> If you do Galera, you can do roll them out in Total Order or Rolling 
> fashion. Total Order locks basically everything while it's happening, 
> so isn't a candidate for "online". In rolling you apply the schema 
> change to one node at a time. If you do that, the application has to 
> be able to deal with both forms of the table, and you have to deal 
> with ensuring that data can replicate appropriately while the schema 
> change is happening.
> If you do DRBD active/passive or a single-node deployment you only 
> have one upgrade operation to perform, but you will only lock certain 
> things - depending on what schema change operations you were performing.
> If you do master/slave, you can roll out the schema change to your 
> slaves one at a time, wait for them all to catch up, then promote a 
> slave taking the current master out of commission - update the old 
> master then then put it into the slave pool. Like Galera rolling, the 
> app needs to be able to handle old and new versions and the 
> replication stream needs to be able to replicate between the versions.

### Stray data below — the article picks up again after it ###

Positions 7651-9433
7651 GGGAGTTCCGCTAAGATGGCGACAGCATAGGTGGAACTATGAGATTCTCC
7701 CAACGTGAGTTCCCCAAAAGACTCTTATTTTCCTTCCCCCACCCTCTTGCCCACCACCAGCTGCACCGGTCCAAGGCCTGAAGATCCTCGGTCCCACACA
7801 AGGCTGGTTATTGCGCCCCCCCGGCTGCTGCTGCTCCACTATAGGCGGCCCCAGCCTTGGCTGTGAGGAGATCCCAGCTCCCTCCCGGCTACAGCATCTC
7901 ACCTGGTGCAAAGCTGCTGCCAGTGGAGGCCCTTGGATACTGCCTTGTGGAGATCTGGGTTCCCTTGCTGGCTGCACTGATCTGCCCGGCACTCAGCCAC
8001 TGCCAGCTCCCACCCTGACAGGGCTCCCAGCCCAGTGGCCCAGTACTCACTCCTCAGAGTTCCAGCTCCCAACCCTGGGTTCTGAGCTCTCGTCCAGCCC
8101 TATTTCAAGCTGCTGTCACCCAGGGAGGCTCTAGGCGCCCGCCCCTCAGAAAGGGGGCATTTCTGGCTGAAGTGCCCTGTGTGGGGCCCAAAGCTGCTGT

> Making sure that the stream is able to replicate puts a set of 
> limitations on the types of schema changes you can perform, but it is 
> an understandable constrained set.
> In either approach the OpenStack service has to be able to talk to 
> both old and new versions of the schema. And in either approach we 
> need to make sure to limit the schema change operations to the set 
> that can be accomplished in an online fashion. We also have to be 
> careful to not start writing values to new columns until all of the 
> nodes have been updated, because the replication stream can't 
> replicate the new column value to nodes that don't have the new column.